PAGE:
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Updated at 4:00 p.m. on Sunday, July 21:
Coconino County has issued a pre-evacuation notice along N. Schultz Pass at U.S. Highway 180 and west of U.S. Highway 89, north of Townsend Winona Road.
Avoid cell phone use in the area to avoid interference with first responder communication.
A Red Cross Shelter has been opened at Sinagua Middle School, 3950 E. Butler Ave., Flagstaff 86004.
Evacuation is for recreation areas only.
Updated at 2:44 p.m. on Sunday, July 21:
The Museum Fire has now burned 200 acres according to the Coconino National Forest.
Updated at 1:48 p.m. on Sunday, July 21:
Coconino County has issued an evacuation notice for the recreational areas of Forest Road 420 to Highway 89, Mount Elden Lookout and Schultz Pass Road to private land.
A pre-evacuation notice has also been issued for the area of Forest Road 420 to Friedlein Prairie. An update from the Coconino National Forest said the Museum Fire has expanded to 20 acres with 182 total personnel now working against the blaze.
"If people see fire, they are asked to leave the area immediately," according to a release issued by Matt Rudig, spokesman for Coconino County. The release also suggested people sign-up for emergency notifications for evacuations and other notices at coconino.az.gov/ready.
Coconino County Emergency Management (CCEM) and the City of Flagstaff have activated an Emergency Operations Center in support of the Museum Fire. Personnel are preparing and coordinating services in the event the fire spreads. Search and Rescue is on-scene and assisting with the evacuation.
If evacuations occur, CCEM will coordinate with the American Red Cross to set-up a shelter.
Among those working on the fire are seven engines, four fuel crews, two hotshot crews, four heavy air tankers, four single engine air tankers, four helicopters and a very large airtanker (VLAT).
Moran Henn, a resident of Mount Elden Lookout Road, was informed by law enforcement that her family should get ready in case an evacuation is ordered. Henn spoke to the Arizona Daily Sun via telephone at 1:19 p.m. and said she could see the smoke from the fire from her property.
"It's like right over our head from where I'm standing," Henn said. "The entire sky is fire and smoke as they say."
Henn said they sent her children down the mountain to ensure their safety. The family also evacuated their 20 chickens in preparation for an official order.
For them, their next concern now is if they will need to evacuate their horses and donkeys.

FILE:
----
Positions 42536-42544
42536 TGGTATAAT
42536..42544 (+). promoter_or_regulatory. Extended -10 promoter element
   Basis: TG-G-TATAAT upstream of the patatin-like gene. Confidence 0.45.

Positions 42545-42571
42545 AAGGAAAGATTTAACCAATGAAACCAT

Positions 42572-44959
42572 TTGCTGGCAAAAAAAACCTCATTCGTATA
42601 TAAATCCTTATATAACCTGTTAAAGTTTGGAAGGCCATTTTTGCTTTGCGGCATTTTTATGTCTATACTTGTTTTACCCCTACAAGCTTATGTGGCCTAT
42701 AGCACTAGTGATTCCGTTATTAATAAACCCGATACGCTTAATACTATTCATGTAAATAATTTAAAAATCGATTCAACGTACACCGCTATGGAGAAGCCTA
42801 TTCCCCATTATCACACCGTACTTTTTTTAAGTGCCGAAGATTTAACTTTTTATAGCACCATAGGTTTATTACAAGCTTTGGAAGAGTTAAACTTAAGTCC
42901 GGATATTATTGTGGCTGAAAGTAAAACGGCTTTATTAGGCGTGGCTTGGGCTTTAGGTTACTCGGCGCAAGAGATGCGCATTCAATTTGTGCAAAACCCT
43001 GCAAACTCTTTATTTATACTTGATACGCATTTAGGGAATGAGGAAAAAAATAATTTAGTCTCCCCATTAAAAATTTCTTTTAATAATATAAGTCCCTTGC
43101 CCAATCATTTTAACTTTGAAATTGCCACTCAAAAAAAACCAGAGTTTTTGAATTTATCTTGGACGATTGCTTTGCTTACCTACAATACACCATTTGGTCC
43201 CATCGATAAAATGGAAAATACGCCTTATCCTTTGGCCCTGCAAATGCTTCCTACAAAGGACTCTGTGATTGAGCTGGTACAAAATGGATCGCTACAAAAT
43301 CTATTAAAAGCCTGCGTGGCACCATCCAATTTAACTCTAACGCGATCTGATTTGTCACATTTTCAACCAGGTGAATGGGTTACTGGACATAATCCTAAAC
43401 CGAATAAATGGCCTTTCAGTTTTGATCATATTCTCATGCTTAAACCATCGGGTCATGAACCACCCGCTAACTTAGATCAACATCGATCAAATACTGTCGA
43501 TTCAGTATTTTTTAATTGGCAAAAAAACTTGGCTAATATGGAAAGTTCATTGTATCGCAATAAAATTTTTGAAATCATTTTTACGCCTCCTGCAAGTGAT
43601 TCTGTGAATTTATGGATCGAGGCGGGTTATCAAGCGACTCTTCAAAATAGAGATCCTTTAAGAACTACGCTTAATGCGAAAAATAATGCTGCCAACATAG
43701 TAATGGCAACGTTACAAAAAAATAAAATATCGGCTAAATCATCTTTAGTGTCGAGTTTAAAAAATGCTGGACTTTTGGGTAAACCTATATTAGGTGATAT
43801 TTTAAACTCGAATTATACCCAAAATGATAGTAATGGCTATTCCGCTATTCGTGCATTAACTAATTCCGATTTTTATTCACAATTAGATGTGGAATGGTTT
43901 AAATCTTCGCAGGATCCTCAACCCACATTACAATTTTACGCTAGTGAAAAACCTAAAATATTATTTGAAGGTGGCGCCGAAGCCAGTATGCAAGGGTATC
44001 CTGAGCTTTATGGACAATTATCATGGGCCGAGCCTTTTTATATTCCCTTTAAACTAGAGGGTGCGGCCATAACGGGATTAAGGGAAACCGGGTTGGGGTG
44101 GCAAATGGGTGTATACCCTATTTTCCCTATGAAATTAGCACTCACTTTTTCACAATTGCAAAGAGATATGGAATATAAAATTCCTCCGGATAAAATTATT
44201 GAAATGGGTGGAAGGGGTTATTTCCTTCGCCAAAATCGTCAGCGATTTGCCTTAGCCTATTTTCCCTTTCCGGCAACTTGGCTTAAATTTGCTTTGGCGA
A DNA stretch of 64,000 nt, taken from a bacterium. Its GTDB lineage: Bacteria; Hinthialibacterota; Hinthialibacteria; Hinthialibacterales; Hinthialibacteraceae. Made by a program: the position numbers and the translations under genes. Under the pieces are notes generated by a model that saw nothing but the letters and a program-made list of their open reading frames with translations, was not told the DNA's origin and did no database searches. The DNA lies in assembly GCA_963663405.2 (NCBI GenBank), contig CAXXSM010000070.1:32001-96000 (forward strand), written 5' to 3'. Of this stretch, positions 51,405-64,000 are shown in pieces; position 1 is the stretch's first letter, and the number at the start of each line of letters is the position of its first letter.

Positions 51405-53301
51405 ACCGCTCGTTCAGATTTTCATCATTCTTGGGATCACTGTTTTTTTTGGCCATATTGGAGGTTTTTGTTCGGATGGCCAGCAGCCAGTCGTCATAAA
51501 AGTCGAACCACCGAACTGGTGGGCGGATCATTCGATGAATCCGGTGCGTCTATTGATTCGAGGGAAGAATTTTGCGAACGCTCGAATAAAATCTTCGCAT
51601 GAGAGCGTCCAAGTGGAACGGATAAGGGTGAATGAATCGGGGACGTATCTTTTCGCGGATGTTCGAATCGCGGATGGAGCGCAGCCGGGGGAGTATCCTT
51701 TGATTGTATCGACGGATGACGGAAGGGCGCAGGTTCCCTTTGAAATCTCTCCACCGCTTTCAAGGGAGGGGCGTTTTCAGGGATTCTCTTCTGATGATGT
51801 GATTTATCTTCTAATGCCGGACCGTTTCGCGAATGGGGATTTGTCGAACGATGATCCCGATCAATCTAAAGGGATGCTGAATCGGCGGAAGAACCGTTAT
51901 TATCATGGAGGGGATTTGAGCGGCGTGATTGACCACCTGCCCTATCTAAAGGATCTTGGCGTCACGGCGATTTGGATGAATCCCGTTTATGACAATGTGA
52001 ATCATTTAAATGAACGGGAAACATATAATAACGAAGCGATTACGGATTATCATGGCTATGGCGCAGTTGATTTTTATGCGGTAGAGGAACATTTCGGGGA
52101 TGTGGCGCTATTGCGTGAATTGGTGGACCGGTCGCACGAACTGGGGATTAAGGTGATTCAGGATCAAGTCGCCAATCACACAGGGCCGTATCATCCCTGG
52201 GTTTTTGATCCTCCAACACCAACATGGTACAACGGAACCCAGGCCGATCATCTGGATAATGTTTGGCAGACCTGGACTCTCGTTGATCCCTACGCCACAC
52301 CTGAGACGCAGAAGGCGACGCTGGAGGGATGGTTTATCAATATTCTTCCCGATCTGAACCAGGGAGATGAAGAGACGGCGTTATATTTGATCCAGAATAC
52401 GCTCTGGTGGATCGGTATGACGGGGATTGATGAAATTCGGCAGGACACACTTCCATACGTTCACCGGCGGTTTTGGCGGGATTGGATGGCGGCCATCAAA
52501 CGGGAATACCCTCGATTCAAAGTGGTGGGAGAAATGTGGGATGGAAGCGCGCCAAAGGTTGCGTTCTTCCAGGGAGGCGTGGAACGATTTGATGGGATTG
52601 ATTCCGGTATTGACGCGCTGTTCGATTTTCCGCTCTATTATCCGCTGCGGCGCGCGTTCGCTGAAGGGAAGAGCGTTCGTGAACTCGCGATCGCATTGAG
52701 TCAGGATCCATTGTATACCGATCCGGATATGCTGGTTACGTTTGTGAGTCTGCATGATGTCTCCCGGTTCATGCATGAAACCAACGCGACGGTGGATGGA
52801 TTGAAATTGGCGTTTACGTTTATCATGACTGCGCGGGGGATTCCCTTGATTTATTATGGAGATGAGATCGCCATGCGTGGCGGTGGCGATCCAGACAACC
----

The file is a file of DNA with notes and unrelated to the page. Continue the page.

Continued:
"We got all our valuables out, and now we're waiting to figure out if we gotta get the horses out too," Henn said. "We've got four horses and two donkeys."
Updated at 12:57 p.m. on Sunday, July 21:
The U.S. Forest Service has released a press release saying the fire has burned 5 acres and is growing.
The location of the fire was listed in the release as in the Dry Lake Hills area northwest of Mount Elden. Over 100 personnel have responded to the fire.
The smoke can be seen around the Flagstaff community, including the communities east of Flagstaff. Structures, including homes, are still reportedly being threatened, but no official evacuation has been ordered.
Original article at 12:00 p.m. on Sunday, July 21:
The Museum Fire has currently burned more than 5 acres on the peaks near Schultz Pass Road as of noon on Sunday, July 21.
At noon, three heavy helicopters and two heavy fixed wings carrying retardant were responding to the scene. Several fire engines and hotshots have also responded to the scene, staging at the Sunset Trailhead.
Initial reports suggest some structures may be threatened near the area of Schultz Pass Road and Elden Lookout Road. The area includes Forest Road 420, to Elden Springs back to the Highway 89.
U.S. Forest Service officials have not issued any official warning and are working to confirm whether it is needed.
An Arizona Daily Sun reporter at the scene said residents are being let past a roadblock at Schultz Pass Road, but everyone else is being turned away.
The area was recently subject to forest thinning work with the Flagstaff Watershed Protection Project. It is not clear whether the fire is in the thinned area or not.
Downed trees, branches and needles are present in the post-thinned area.